This is so not a film for children or the faint of heart – a member of my group gagged at one point at the shocking level of gore on display and I know that I had several moments twisting around in my seat from sinews being stretched and limbs being hacked.  The make-up design is first rate…as the film progresses and members of the quintet are possessed by evil their eyes glow, their skin cracks, and a lot of other unpleasant things befall their nubile bodies.  One unfortunate takes multiple lickings and keeps on ticking…resulting in some comical happenings the more they turn into swiss cheese.

With a film riding this heavy wave of gore, you need a cast that give themselves fully to the material and Alavarez has put together a group of young Hollwood-ites that squeal happily as they toss themselves through the razored ringer.  Levy is most impressive as the detox-ing Mia who gradually becomes a catalyst for all things demon related while Pucci takes a needle to the eye like a pro.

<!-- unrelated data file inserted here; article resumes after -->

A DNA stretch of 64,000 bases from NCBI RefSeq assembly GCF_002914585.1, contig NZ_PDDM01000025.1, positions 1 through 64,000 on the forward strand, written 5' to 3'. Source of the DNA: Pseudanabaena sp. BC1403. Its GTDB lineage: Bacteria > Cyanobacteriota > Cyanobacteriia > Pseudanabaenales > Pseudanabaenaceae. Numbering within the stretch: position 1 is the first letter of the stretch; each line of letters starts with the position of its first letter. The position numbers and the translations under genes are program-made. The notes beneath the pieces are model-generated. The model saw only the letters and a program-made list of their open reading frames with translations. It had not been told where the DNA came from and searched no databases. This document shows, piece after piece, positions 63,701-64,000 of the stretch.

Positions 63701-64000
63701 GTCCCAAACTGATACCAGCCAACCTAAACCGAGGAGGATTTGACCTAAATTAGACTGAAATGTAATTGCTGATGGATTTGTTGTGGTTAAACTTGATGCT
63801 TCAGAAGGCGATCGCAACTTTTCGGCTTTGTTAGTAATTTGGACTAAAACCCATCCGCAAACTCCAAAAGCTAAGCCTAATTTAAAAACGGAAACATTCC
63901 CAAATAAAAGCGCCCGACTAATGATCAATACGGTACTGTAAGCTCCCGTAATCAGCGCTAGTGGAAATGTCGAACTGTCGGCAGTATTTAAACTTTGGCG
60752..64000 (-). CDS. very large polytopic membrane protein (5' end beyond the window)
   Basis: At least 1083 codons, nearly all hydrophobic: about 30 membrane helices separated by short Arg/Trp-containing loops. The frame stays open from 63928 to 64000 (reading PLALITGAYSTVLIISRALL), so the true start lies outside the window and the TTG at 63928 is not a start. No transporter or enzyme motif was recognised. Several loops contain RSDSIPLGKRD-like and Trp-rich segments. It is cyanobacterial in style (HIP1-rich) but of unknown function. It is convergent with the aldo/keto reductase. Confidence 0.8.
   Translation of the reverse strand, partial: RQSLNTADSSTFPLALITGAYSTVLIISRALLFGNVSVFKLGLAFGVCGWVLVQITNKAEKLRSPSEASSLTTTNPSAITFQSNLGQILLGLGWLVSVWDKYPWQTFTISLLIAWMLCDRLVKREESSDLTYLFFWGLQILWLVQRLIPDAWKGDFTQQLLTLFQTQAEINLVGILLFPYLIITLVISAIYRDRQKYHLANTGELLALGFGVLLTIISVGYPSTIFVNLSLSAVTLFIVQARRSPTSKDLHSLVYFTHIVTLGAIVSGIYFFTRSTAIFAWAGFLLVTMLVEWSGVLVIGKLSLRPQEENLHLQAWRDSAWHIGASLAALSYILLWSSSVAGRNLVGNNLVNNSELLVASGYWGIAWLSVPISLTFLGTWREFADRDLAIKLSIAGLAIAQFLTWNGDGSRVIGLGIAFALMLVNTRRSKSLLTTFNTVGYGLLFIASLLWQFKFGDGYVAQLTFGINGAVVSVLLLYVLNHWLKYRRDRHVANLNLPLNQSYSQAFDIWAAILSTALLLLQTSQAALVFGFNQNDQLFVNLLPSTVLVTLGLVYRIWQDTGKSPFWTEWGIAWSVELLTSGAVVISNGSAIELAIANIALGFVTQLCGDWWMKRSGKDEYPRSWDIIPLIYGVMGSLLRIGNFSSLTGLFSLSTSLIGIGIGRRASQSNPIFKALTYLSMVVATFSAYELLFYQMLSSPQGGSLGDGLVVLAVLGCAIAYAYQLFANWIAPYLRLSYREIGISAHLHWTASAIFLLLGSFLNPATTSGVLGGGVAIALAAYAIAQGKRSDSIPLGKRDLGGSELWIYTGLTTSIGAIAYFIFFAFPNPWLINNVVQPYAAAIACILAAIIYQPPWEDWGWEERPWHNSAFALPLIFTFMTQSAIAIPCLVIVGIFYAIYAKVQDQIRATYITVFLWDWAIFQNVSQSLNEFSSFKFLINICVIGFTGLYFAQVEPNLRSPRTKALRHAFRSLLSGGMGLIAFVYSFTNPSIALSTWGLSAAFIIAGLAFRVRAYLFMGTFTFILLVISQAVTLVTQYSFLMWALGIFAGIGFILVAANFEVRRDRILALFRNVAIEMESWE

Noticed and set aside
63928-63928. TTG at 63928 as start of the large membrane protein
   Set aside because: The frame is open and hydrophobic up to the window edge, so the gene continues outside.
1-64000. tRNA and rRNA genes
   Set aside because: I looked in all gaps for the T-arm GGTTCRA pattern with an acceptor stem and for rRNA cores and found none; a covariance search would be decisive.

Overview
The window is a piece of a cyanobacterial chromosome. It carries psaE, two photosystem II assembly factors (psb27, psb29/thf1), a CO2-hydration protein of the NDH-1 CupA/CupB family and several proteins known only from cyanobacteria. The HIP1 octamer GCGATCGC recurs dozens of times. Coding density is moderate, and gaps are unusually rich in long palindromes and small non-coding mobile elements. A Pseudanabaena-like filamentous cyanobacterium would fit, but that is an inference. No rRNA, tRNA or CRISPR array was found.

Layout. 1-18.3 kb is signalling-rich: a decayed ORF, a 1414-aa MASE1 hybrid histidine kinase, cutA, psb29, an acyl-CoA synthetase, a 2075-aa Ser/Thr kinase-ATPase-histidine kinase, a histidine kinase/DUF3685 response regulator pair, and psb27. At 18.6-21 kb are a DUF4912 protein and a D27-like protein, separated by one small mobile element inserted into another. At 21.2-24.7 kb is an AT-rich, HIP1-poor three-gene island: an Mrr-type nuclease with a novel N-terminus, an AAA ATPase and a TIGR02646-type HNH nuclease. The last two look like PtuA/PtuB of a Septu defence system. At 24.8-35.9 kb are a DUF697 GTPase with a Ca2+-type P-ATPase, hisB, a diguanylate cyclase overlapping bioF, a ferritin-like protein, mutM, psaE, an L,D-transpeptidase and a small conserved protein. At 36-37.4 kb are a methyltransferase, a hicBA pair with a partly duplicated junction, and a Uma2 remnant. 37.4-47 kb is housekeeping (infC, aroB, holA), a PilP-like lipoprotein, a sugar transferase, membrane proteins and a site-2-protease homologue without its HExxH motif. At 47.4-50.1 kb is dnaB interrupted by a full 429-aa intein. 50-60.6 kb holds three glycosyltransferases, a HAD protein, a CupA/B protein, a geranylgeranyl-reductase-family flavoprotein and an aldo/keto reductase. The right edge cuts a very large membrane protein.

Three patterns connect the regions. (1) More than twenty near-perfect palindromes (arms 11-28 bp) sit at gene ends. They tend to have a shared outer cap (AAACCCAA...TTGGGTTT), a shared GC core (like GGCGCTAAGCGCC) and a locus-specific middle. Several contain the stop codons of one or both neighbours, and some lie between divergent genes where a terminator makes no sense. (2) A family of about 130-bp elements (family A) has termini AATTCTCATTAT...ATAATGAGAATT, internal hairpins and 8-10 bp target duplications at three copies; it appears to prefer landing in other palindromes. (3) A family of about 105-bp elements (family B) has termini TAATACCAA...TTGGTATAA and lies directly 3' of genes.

The barely there plot is really just a ploy to put our actors into harm’s way so try not to get too bogged down in the developments.  True, the acting isn’t bad considering the genre but if Cody was brought in to punch up the script I can only imagine what it was like before she arrived.  Alvarez is a slick filmmaker and he makes great use of lighting, a diverse orchestral score, and a constantly moving camera to keep you on the edge of your seat.  He also includes several subtle nods to the original film – I caught a few but missed some too.

Though the film has about four endings, it’s the final one that should give you every penny of your hard-earned dollar that you plunked down to see it.  I don’t want to give away any spoilers but it culminates with a moment that had the audience I saw it with cheering and applauding louder than I’ve heard in some time. 

If you’re a fan of old-school horror films where the emphasis is less on a deeply developed plot and more on just making you squirm in your seat you’ve found a film to rejoice over because it’s a rollicking ride for those that have the stomach for this kind of movie-going experience.  Make sure to stick around for well-designed end credit sequence and a nice stinger before the lights come up.